England is a European construct whose boundaries have varied with time. While

    those variations form part of the history of New England, they were not relevant to the

    Aborigines who occupied this territory prior to the coming of the Europeans; what

    was relevant to them was the territory they occupied and their relationships with

    adjoining groups31


    In her chapter, Wendy kindly suggests that one James Belshaw mapped the different

    geographic zones within New England32; she includes a map based on part of myoriginal analysis. I included this introductory material on the geography of New

    England because I knew from my own experience just how important geography wasin determining the pattern of life. This is not geographical determinism; other factors

    can also be important. However, the topics that I was trying to investigate across avaried area such as population distribution and the patterns of seasonal movement

    were clearly related to geography.

    I broke New England into four north-south geographic zones reflecting common

    usage the humid coastal strip including the Hunter Valley, the tablelands, western

    slopes and then western plains. Each zone contained a variety of environments

    depending on landforms, soil and climate. Climate, for example, varies both east-west

    and north-south. Within each zone and between zones, you would expect east-west

    and north-south human interaction. That was indeed the case.

    While my primary focus in this section is on Aboriginal New England, European New

    England was just as affected by geography. As an example, the pattern of yes and no

    votes at the 1967 new state plebiscite were closely correlated to settlement and

    transport patterns created during the first decades of European settlement, patternsdirectly linked to geography33.

    In her discussion of Isabels work, Wendy suggested that Isabel conceived of the

    region under study in a relatively abstract way, rather than consisting, for example, of

    30 Wendy Beck,Aboriginal Archaeology, High Lean Country, op cit, pp 88-9731 This has relevance to the scope of any history of the broader New England, for the first part of such a

    history has to include geographic areas now included in Queensland.32 Op cit pp 89-91.33 Jim Belshaw,History of the New EnglandNew State Movement 2 - definingNew England, New

    Englands History Blog, http://newenglandhistory.blogspot.com/2010/02/history-of-new-england-

    new-state_04.html, 4 February 2010. Just as there were north-south and east-west linkages in

    Aboriginal New England, so there were in European New England. These axis were very important in

    determining, among other things, the pattern of political life.

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    specific Aboriginal territories34

    . This reflected, in part, the state of knowledge at thetime. At that point, there was very little available work on Aboriginal history35. The

    writing that had been done was dominated by anthropologists, prehistorians andethnographers. The detailed ethnographic and linguistic work required to understand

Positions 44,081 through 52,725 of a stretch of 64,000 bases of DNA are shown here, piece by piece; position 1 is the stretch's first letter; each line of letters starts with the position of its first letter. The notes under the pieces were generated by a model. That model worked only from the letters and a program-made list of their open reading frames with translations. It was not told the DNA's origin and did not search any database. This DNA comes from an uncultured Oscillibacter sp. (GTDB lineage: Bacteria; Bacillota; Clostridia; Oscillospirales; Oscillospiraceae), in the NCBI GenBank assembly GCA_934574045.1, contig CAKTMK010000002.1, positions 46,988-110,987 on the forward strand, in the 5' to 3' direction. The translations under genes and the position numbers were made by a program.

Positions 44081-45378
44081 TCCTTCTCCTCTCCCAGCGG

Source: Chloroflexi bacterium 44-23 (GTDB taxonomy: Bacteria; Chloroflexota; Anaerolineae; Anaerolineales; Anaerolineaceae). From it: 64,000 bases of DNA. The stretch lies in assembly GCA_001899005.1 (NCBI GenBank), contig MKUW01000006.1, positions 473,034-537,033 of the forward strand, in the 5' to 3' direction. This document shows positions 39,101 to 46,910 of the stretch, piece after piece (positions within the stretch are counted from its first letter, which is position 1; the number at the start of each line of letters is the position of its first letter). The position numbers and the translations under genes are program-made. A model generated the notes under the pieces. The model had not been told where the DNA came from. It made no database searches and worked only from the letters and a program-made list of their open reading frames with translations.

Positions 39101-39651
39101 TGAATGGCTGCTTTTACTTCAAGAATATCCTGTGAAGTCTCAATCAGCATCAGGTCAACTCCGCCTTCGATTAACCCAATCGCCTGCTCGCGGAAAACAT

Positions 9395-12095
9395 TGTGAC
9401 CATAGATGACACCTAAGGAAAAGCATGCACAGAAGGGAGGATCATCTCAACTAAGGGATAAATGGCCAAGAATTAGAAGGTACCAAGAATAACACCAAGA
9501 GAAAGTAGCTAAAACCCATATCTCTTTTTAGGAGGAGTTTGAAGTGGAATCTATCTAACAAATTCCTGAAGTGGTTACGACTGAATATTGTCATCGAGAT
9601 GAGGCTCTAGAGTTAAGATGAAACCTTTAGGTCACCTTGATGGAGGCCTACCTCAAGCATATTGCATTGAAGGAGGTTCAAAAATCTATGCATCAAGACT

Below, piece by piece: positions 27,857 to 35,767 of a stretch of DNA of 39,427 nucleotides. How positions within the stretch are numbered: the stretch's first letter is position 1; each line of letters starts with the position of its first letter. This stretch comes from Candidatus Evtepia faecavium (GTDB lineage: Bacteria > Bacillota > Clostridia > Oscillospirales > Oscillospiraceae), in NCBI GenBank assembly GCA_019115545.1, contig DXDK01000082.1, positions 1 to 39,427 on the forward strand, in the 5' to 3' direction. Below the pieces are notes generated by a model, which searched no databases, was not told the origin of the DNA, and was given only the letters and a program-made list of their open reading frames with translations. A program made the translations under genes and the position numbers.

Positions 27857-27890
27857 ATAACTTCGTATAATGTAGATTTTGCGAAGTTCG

the distribution of the Aboriginal people at the time of European settlement had

    simply not been completed.

    There is a rather sad subtext here. We can take Gamilaraay (Kamilaroi) as an


    . In 1963, pioneering linguist Arthur Capell reported that up to 50 speakers

    of the language had been recorded. They were mostly elderly, but possessed

    considerable knowledge. Noting that Gamilaroi was one of a number of related

    dialects in North Western NSW, Capell suggested that a comparative study of the

    whole series of dialects might well be made. By the time that Peter Austin, the scholar

    who would play such an important role in documenting Gamilaraay, began his studies

    of the language as an undergraduate in 1972, the majority of these speakers had died.

    Against the background of the discussion to this point, we can now turn to review thedistribution of New Englands Aboriginal languages at the time of European

    colonisation. The position here is necessarily a confused one.

    To begin with, what was a language? In 1788 there were perhaps 250 Aboriginallanguage groups in Australia, incorporating perhaps 700 dialects37. The precise

    distinction between language and dialect can be a difficult one. In general, speakers ofdifferent dialects within a language group were likely to be able to understand each

    other, or at least recognise that they spoke different varieties of the same language.

    However, this was by no means clear cut.

    We also need to make a clear distinction between language and political or territorial


    . The broad language groups covered substantial areas in geographic

    terms. There were a variety of shifting territorial and political boundaries within each

    language group. Just speaking the same or a related language did not make for

    everlasting friendship.

    34High Lean Country, p90

    35 Jim Belshaw,Malcolm Calley, Anthropology and Australia's Aborigines, New England Australia

    Blog, http://newenglandaustralia.blogspot.com/2007/01/malcolm-calley-anthropolgy-and.html, 27